Jeb Bush’s Voodoo Economics, Same As The Old One

Isaiah J. Poole

Voodoo economics are back with a vengeance.

It was George Bush the elder who coined the term as a slander against Ronald Reagan’s economic policies, but his son George W. Bush embraced the mysticism of tax cuts that magically increase economic growth and increase government revenue – and got burned by the result. Now Jeb Bush, aiming to be the third member of the Bush clan to take residence in the White House, has grabbed the voodoo doll and hugged it tight.

“Jeb!” has made faint nods toward the populist anger over increasing income inequality, but the tax plan he has released this week shows he is as wedded to failed conservative economic orthodoxy as his relatives and the rest of the Republican political leadership. It’s trickle-down economics, plain and simple, with no assurance that the “trickle” is anything more than the musings of a psychic reader.

Even though the rational response from voters should be “we’ve seen this movie, and the sequels never get better,” it’s still worth taking seriously because, as The Washington Post reports, the plan “tracks with the way the GOP-controlled Congress generally talks about tax reform.”

According to an analysis in praise of the plan by conservative economists John Cogan, Martin Feldstein, Glenn Hubbard and Kevin Warsh, the Jeb Bush tax plan would cut the individual top statutory rate from 39.6 percent to 28 percent, and middle-income filers would generally see a tax rate of 25 percent. The top corporate statutory tax rate would be 20 percent, down from 35 percent. But while Bush advertises the elimination of some deductions in the name of simplification, there are still ways that top earners can reduce their taxes to a real rate of 21 percent for earners making more than $10 million a year, according to an analysis by The New York Times reported by Josh Barro. “By The Times’s calculation, taxpayers earning over $10 million would experience a 6.8 percent rise in their after-tax incomes on average under the Bush plan,” Barro wrote.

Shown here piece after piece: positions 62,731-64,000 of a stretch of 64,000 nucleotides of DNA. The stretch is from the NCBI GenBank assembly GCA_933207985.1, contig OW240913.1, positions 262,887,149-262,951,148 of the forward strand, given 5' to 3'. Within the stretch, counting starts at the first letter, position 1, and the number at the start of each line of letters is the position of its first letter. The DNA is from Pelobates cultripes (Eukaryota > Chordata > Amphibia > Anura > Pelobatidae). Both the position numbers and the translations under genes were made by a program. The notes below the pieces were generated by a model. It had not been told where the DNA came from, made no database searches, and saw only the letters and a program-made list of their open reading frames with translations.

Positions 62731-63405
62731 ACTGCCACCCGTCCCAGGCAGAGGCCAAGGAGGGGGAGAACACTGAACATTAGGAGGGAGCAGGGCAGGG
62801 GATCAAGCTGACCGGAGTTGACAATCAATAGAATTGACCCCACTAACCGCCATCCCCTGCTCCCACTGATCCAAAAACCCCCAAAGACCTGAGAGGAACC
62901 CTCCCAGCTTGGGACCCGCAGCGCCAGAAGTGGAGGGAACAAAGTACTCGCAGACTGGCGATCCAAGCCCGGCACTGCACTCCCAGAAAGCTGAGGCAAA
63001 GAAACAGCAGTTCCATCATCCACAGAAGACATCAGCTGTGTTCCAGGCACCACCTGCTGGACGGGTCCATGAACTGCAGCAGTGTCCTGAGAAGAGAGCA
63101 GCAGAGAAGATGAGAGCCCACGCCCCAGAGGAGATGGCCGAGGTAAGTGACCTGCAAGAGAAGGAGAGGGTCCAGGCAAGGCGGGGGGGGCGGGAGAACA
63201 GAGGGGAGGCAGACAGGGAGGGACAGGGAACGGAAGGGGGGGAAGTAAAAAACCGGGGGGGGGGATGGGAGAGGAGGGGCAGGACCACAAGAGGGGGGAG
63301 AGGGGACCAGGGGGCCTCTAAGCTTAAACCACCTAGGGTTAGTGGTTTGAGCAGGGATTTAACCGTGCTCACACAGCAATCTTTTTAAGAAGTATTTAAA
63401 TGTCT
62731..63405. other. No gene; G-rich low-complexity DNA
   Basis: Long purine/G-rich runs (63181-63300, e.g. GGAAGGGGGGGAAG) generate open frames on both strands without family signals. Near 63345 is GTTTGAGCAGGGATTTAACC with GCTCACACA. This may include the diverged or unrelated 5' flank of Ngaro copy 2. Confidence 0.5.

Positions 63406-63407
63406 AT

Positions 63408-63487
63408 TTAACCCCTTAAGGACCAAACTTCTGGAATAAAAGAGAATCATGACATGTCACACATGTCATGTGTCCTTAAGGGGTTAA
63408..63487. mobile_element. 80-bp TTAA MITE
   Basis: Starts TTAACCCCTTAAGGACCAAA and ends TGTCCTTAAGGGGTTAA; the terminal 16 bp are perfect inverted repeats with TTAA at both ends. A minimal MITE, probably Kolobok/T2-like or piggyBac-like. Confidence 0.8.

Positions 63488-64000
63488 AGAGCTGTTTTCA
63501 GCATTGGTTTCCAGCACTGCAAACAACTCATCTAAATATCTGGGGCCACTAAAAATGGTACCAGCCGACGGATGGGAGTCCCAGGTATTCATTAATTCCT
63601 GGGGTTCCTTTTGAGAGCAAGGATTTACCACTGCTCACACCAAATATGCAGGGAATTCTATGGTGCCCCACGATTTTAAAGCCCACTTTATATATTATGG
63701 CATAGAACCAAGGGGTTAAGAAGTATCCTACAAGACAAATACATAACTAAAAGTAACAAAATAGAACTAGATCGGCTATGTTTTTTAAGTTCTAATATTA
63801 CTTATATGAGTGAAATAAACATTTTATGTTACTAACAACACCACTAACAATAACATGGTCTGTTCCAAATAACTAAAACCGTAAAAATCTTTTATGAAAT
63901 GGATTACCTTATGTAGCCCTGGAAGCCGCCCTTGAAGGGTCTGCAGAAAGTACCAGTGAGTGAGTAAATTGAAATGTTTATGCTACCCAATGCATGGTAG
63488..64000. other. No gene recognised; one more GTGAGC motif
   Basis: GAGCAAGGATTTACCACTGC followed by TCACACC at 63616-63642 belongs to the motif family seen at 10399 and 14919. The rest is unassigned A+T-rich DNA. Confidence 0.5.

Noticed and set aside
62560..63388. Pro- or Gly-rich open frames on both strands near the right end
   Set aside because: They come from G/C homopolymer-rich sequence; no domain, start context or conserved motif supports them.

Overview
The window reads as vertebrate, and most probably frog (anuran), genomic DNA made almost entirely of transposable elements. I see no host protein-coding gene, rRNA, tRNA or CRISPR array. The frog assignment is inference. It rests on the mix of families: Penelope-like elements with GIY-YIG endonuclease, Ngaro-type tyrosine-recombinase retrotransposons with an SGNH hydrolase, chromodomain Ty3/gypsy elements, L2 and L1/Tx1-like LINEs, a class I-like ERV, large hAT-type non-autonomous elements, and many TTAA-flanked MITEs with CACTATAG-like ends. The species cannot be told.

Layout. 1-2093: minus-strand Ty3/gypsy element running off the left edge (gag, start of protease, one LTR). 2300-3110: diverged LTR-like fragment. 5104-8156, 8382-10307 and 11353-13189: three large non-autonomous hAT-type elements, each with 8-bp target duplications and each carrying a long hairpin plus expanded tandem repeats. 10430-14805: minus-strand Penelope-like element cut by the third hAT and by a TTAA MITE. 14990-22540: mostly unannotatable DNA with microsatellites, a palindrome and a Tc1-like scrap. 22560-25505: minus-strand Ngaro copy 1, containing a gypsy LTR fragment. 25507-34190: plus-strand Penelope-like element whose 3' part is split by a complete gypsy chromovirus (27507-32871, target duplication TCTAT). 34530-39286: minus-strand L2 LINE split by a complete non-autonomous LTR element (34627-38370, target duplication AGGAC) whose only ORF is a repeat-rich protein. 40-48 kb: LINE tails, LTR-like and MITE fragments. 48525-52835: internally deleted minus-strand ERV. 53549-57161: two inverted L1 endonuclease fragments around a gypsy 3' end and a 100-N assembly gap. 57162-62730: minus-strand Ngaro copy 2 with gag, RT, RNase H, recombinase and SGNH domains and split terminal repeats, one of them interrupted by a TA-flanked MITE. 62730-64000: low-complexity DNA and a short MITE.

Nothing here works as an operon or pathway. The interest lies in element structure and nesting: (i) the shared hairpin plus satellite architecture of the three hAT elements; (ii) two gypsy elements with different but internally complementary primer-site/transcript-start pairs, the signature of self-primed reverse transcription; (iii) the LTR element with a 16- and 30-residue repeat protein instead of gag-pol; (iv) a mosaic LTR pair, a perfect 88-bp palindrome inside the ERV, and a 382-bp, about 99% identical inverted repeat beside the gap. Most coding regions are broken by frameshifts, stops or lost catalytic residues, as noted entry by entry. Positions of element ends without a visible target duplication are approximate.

Tax cuts like these will mean thousands in tax savings for people in the top 1 percent but would be negligible for many working families. In fact, a particularly pernicious feature of the proposal would end the deductibility of state and local taxes – effectively penalizing people who live in states where higher taxes are used for higher levels of investment in education, infrastructure and other public programs.

Also tucked into the proposal: Elimination of the employer portion of the Social Security payroll tax for workers who have reached retirement age but choose to remain in the workforce. Steps like this to slow the revenue going into the Social Security trust fund are a sure sign that Bush is bent on joining the conservative push to reduce Social Security benefits.